Is Grab Hitch Really Cheaper?

Private hire vehicles have grown to become an alternative mode of transport that is affordable and convenient. Service providers such as Grab and Uber are constantly coming up with newer and cheaper services so as to increase their market share. An example of such is Grab Hitch, where drivers pick up riders who are going to the same destination. Unlike conventional cab services, Hitch drivers are part time drivers who offer to share a ride with paying riders. This helps drivers earn some dollars to cover some of their driving expenses. While end consumers like myself pleasurably engage these services, what are the hidden economic costs that we are actually being forced to pay?

On a busy morning, a hitch from my home in the North-eastern part of Singapore to NUS would take 30 minutes if the driver gets on the expressway (left image). On the other hand, the toll-free route (right image) takes about 40 minutes to reach the same destination. Logically, one would take the expressway route since it gets to the destination faster. That wasn’t the case for most of my hitches. In fact, I noticed that the drivers always took the 40-minute route. But that wasn’t without explanation.

Why Drivers Prefer the Toll-free Route?

Grab Hitch drivers, like any other producers, want to maximise profit while minimising costs. Traveling on the expressway during the peak hours can cost up to $7 of ERP charges (road tolls). Considering that Hitch drivers receive around $12-14 for a trip to NUS, $7 of road tolls is more than half of what they are being paid.

Also, taking the expressway would mean they travel longer distances (24 km) as compared to the toll free route (22 km). The extra 2 km traveled can accumulate to higher amounts of petrol consumed at the end of the month. This extra cost can be, of course, minimised if the driver took the toll free route.

petrol price
Shell Station Prices taken on 13 February 2018 http://www.google.com

However, it is not necessarily true that every driver prefer the toll-free route. While minimising financial costs is of utmost importance in decision making, our brain subconsciously measures economic costs. A driver who is in a rush may not mind paying extra if it enables him to reach his destination on time. On the other hand, a driver who has all the time in the world may prefer the toll-free road even though it requires more traveling time. Such economic costs cannot be measured in monetary terms and cannot be reflected in our accounting books. Nonetheless, they have some impact on our daily decisions.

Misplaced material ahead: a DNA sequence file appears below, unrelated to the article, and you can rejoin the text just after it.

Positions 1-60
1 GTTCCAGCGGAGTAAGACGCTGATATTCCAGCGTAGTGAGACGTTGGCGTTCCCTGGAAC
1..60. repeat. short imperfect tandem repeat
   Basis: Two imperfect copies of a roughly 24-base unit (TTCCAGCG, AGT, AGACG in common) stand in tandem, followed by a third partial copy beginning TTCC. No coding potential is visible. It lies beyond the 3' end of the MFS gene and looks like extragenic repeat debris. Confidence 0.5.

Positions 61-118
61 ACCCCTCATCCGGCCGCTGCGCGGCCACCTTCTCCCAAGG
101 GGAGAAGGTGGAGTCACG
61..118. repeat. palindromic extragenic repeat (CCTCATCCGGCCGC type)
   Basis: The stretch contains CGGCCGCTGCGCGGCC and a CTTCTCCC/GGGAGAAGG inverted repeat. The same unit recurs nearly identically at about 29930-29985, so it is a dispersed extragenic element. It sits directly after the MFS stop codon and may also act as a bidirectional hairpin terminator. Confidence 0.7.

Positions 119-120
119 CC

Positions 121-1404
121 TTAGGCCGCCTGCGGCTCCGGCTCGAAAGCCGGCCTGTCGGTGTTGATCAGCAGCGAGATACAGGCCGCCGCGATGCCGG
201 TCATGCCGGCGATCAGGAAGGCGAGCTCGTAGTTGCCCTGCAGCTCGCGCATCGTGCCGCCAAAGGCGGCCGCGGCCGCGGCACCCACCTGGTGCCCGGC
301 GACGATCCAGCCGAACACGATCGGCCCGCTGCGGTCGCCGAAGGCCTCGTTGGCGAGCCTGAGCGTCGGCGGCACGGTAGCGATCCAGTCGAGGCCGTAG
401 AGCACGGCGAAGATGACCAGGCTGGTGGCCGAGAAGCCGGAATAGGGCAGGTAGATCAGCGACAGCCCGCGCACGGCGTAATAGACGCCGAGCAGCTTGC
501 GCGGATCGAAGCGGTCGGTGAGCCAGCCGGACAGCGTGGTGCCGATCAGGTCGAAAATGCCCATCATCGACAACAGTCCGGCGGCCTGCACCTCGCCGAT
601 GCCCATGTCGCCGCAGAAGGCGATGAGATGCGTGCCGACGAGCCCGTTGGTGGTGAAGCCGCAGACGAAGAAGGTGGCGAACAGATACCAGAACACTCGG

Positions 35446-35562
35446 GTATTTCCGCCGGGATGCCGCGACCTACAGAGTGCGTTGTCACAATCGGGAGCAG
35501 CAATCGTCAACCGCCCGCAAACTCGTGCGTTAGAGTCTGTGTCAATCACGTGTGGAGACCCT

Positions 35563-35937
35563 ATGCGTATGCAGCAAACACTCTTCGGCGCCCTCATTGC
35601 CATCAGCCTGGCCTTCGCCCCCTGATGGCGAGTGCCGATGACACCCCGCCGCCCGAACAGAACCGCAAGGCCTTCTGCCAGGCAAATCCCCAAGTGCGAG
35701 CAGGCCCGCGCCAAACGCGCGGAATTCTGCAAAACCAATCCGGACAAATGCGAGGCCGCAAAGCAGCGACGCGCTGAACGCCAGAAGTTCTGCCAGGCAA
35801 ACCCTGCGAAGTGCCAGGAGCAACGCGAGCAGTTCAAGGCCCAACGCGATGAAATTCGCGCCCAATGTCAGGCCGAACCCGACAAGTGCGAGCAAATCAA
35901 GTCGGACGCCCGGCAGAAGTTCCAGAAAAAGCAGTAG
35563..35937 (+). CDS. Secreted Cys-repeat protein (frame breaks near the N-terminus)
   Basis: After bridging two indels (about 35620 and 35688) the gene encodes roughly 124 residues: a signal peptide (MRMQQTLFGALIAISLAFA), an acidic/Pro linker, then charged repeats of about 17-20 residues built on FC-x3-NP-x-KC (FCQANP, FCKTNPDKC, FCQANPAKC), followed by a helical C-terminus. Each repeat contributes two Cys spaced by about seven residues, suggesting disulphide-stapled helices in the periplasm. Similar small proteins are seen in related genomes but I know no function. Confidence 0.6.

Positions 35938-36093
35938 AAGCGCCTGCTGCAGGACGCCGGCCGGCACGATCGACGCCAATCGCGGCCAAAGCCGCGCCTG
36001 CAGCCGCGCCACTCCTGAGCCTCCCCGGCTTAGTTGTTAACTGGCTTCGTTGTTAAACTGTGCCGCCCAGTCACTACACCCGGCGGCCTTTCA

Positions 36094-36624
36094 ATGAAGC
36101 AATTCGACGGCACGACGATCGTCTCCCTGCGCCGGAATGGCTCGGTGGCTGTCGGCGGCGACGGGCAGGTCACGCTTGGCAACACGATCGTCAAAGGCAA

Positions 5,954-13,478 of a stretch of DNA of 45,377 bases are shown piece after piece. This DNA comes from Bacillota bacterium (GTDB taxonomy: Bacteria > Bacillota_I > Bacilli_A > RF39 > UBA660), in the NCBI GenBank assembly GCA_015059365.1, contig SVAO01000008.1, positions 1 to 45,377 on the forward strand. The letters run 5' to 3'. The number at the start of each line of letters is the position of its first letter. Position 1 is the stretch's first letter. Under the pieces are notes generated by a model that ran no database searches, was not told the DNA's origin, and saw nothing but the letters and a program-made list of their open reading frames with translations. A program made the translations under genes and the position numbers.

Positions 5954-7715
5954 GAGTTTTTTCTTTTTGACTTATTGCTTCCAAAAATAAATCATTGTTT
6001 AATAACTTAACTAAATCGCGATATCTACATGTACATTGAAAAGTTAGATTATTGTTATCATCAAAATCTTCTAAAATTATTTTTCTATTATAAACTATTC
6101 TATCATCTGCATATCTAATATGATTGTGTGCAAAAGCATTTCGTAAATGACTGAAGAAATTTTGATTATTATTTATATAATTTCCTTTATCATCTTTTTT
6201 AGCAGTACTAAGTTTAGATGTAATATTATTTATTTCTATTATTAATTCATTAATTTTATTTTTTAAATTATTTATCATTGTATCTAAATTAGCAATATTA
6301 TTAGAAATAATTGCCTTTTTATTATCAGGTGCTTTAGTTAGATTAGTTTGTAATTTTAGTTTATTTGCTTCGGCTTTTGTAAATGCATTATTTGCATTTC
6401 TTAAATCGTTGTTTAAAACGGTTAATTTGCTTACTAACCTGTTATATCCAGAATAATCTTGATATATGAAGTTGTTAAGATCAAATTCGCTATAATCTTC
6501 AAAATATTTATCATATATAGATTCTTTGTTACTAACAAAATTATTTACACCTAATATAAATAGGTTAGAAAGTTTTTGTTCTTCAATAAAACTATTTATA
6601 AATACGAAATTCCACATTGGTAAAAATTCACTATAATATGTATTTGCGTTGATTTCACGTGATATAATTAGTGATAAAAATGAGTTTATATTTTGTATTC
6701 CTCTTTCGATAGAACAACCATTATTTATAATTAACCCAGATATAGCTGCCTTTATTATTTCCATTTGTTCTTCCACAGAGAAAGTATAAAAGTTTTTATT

What Hidden Costs are we Paying?

Hitch riders are very similar to the drivers, except riders seek to maximise their welfare (instead of profits) while minimising the price paid (costs). But given the analysis previously, drivers will most likely prefer the cost minimising route while riders prefer the time-cost minimising route. Would you not like an extra 15 minutes of sleep time if you could?

The same trip from home to NUS, costs approximately $18 with full time Grab drivers, excluding the additional road tolls that are charged to consumers. The difference of $10 (trip fare + road tolls) thus becomes the amount of money that consumers are paying if they value their time more.

Before you come to the conclusion that we are saving merely 10 minutes of our time by paying $10, think again. Expressways usually have four lanes, and a speed limit of 80 to 90 km/h (though sometimes you can see cars going faster than that). Major expressways are connected, which means cars do not have to exit the expressway to merge onto another expressway. A trip from home to NUS on expressways can go up to 35 minutes unless there are major accidents. This is very rare because most accident-created jams clear up pretty quickly.

Unlike expressways, toll-free routes are usually long and winding, with traffic lights once every few metres. The speed limit is usually capped at 60km/h and most of the time, cars cannot accelerate that much before having to stop again at the next traffic light. Zebra crossings also contribute in slowing down cars. Last but not least, cars are prohibited from using bus lanes during the peak hours. All these factors increase the time needed to travel from one point to another. The time spent on taking the toll-free route can go up to 45 to 60 minutes if traffic is bad (or if you get stuck at every traffic light because you have bad luck).

Comparing the travel time of both routes, we spend almost up to double of that time on the car if we take the toll-free route. Now are we paying $10 for a mere 10 minutes, or for 30 minutes of our time?

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